JVC DLA-RS45 Home Cinema Projector - Review Summary
The JVC DLA-RS45 earns our Hot Product award. This is a $3500 range home theater projector. It is at its best sitting in a dedicated theater (or cave, or as close as you can get), doing 2D movies.
The JVC DLA-RS45, and for that matter, the identical JVC DLA-X30 projector, are great projectors for someone primarily interested in watching movies on a "larger than most" screen in 2D. This JVC projector is, in my opinion, reasonably good for just about everything else!
1/21/2011 - Art Feierman
JVC DLA-RS45 Projector - The Bottom Line
I really like the RS45! I still prefer the even blacker blacks of my aging RS20, but this projector is a bit brighter, and has all kinds of newer things like CFI, and 3D...
The JVC DLA-RS45 is a better match for some things, than others. It's especially excellent as a projector for viewing movies. For most other content, the JVC would be better, if, in particular, it was a slightly to a great deal brighter. That's especially true when you want to watch some content with a fair amount of ambient light present, such as when friends are watching sports, well, friends watching most things.
The JVC does a great job on sports, but it's still at about 900 lumens, (or a bit over 1000 in its high bright lamp mode). High Bright sure isn't very pretty, especially considering the limited extra brightness (less than 20%). Recommendation: Save choosing High Bright color temp for emergencies!
The thing is these days: If you want, and will enjoy, having a lot more brightness, there are other fine projectors to choose from, offering up to about twice the brightness. Those include projectors from BenQ, Epson, and Panasonic, all fierce competitors of the RS45. Some other competitors though, are in the same brightness range as the RS45, including the Optoma HD83/HD8300, and the Sony VPL-HW30ES.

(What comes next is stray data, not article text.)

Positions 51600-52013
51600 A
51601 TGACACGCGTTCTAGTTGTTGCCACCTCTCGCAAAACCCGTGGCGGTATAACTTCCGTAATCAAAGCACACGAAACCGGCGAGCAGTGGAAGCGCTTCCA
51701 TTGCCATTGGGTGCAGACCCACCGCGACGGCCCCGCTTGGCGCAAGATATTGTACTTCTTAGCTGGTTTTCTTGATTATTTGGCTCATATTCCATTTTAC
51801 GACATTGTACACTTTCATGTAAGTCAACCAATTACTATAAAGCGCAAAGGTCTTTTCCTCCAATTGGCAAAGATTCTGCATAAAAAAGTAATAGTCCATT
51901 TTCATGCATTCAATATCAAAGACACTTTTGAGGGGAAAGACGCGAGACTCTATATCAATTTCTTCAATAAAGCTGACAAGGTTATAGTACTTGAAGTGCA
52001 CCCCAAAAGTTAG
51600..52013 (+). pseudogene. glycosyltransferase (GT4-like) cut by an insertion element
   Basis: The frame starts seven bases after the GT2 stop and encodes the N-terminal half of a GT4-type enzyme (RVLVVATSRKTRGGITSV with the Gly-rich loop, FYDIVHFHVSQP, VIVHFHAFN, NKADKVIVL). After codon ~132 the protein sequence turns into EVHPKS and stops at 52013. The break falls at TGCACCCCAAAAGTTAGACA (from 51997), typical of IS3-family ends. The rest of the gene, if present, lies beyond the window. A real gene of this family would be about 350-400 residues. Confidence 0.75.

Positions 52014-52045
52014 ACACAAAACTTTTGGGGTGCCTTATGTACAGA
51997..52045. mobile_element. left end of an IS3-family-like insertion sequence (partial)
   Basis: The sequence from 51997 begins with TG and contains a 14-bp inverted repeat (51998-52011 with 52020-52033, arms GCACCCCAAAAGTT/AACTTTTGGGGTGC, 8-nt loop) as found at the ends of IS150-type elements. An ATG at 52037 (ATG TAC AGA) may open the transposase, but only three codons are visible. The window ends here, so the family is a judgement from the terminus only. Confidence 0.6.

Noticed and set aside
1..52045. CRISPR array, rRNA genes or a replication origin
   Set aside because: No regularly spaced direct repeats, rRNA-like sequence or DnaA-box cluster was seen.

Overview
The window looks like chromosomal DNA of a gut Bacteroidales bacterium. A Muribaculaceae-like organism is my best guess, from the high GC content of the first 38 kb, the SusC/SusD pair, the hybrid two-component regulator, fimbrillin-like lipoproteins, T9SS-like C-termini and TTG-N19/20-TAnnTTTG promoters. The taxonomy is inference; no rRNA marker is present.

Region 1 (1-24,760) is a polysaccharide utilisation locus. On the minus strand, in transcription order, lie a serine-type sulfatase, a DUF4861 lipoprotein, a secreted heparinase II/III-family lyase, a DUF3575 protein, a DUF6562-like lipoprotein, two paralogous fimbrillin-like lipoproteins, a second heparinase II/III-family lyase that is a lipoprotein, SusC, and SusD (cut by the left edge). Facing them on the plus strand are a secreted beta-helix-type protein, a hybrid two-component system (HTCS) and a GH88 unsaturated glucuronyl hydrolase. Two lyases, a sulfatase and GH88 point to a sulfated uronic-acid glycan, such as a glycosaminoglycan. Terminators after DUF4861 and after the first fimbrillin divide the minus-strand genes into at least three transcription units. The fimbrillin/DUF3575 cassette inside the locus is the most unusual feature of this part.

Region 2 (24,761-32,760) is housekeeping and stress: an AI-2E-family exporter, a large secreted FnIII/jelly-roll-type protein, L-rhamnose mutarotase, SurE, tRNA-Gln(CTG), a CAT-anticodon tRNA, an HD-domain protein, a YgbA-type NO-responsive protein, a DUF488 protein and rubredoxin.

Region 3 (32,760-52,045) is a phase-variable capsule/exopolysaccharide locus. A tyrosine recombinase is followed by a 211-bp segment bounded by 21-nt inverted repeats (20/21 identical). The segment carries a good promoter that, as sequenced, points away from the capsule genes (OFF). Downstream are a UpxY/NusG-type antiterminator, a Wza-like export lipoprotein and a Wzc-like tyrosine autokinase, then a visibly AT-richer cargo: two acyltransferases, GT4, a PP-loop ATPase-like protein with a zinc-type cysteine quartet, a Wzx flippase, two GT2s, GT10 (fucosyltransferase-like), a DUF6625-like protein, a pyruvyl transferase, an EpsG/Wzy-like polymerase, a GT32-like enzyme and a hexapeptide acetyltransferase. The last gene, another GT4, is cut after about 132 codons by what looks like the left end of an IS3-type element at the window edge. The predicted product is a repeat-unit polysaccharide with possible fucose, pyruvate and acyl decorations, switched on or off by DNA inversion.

Of those mentioned, this JVC RS45, the Panasonic PT-AE7000, and the Sony HW30ES are probably the most film-like of the batch. The Optoma I'd also describe as particularly film-like but for some, rough edges that distract.
Enough brightness discussion. On the "bright side", the JVC does great with very natural skin tones, as seen in the next few images.
Above: Star Trek's Captain Pike. Below, Bruce Willis and Ernest Borgnine in RED.
Sidenote: Regarding slight blue spike in dark areas: Notice that the file cabinets (above) in the back left are very gray, but on the far right, where they are less brightly lit, they are picking up some of that extra dark blue - a good example - of both the issue, and the fact that you probably wouldn't otherwise notice on a scene like this, had I not pointed it out.
Below: From the Victoria Secret fashion show:
Convinced (about the skin tones)?
Above, Scarlett Johannson from Iron Man 2. Below, from Narnia: The Dawn Treader
There are many other things to like about this JVC, besides skin tones, and awesome black level performance. The projector is physically impressive, the menus are laid out better than most, and the remote control is one of my all time favorites, with good range, and a great, not too dim / not too bright, backlight.
The two year warranty, while not best in class, is still as least as good as most of the competition.
Creative Frame interpolation has many modes, some have issues, but I found mode 3, in particular to be a good mode, which helps out on sports, rather nicely, with smoother motion.
If you are not using a really large screen, and have a good room, the JVC RS45 can be run, virtually silently, in low lamp power (labeled "Normal" by JVC), while also saving on operational costs, by having the lamp rated for 3000 hours in that mode.
Above: From Quantum of Solace
And of course, for movie viewing, 892 calibrated lumens is second only to the BenQ W7000 in terms of being really bright after calibration.
The Very Bottom Line on the DLA-RS45 projector:
Find a good room for the RS45. It deserves well darkened surfaces to really bring out its primary strength, as a projector for movies. It does everything else pretty well, but movies is definitely what I like it best for, which is no surprise because I always felt that way about my old RS1, and my current RS20.